With just a few days remaining for us in Chignik Lake, we continue to add to our project documenting bird species within a three-mile radius of this tiny, remote village on the Alaska Peninsula. With approximately 75 different types of birds observed – and good photographs of most of those species – much as been accomplished, including getting photographs of birds that, to the best of our knowledge, had never before been recorded out here. But, as with any project of this scope and complexity, much remains undone. We only now are getting into making videos and immediately have been intrigued by the unique possibilities this medium offers. With open invitations to return for future visits, we hope to make it back to this paradise by The Lake.

Aside from brief clips of a Fox Sparrow in song, Pine Siskins coming to Barbra’s hand for seed, and a Red Crossbill going to town on White Spruce cones, this is the only bird video we’ve made. It’s the first video we’ve planned out and edited.

For the past few days, dozens of finches – Pine Grosbeaks, Pine Siskins and Common Redpolls – have been foraging virtually nonstop on dandelion seeds in the unmown lawn outside our front door. We’d been enjoying watching this show (and listening to the constant, cheerful bird chatter) from our kitchen and from the boardwalk leading from our house to the school where Barbra teaches. The Pine Grosbeaks in particular have been quite tolerant of our presence – if not downright curious to the point of approaching us. (I once had a Pine Grosbeak land on my head as I was photographing them.) In fact, individual of all three species have approached so close at one time or another we might have reached out and touched them.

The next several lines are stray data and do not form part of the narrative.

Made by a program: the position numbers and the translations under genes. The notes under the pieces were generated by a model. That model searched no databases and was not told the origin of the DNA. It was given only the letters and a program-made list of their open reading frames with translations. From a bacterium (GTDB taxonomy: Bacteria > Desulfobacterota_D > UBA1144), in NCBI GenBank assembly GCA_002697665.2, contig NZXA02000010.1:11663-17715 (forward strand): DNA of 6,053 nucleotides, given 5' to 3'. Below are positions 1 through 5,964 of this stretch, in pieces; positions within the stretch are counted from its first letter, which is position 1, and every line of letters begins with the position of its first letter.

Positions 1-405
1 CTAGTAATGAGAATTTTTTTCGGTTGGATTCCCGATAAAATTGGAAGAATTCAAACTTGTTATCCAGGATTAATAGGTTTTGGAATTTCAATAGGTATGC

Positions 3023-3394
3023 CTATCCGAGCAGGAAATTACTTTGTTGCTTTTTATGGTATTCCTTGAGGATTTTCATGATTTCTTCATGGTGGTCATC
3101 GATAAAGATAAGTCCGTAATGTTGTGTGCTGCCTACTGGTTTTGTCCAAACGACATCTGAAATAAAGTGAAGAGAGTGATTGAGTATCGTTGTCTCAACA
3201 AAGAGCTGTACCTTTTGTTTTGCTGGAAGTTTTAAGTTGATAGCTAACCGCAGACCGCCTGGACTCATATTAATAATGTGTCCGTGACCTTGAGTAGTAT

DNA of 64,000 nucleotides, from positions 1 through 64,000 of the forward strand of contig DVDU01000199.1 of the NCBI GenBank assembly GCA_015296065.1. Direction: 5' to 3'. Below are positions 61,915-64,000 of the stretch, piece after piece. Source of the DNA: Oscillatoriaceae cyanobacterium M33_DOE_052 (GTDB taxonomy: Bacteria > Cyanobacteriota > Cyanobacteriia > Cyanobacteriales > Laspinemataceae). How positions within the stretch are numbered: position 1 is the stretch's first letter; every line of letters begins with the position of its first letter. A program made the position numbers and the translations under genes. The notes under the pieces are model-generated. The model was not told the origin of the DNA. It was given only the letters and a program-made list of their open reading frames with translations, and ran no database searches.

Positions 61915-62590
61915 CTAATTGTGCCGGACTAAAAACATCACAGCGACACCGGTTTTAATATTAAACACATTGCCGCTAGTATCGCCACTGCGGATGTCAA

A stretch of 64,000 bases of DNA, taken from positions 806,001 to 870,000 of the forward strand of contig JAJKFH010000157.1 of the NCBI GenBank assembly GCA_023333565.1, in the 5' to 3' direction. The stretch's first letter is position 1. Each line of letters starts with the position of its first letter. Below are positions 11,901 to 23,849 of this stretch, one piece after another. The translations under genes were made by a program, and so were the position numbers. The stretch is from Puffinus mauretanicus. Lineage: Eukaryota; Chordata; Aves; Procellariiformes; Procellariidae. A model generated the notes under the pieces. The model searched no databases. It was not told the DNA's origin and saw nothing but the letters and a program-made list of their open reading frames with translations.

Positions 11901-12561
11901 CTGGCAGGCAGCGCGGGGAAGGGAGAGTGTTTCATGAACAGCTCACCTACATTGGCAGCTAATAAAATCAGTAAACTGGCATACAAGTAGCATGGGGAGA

The siskins’ numbers appear to be populated by recently fledged members. Earlier this past spring, we saw a redpoll with nesting material and they, too, appear to have young among them. We’re not sure about the Pine Grosbeaks. At present there are about eight grosbeaks – an even number of male and female birds – and although this species might be seen in any season here in Chignik Lake, we’re not sure if these are individuals that overwintered here and filled the spring air with their beautiful song, or whether this a group that is merely passing through. In any event, although David Narver who, back in the early 1960’s compiled the only other detailed list of birds occurring in we’ve been able to find, reported redpolls as “uncommon” and made no mention at all of Pine Siskins and Pine Grosbeaks, redpolls and grosbeaks have been common during our entire three years here. Siskins showed up for the first time two winters ago and have been common since. At times, we’ve counted upwards of 60 birds in flocks of redpolls and siskins, and at least 40 in a flock of Pine Grosbeaks that spent a week or two in the village stuffing themselves on alder cones.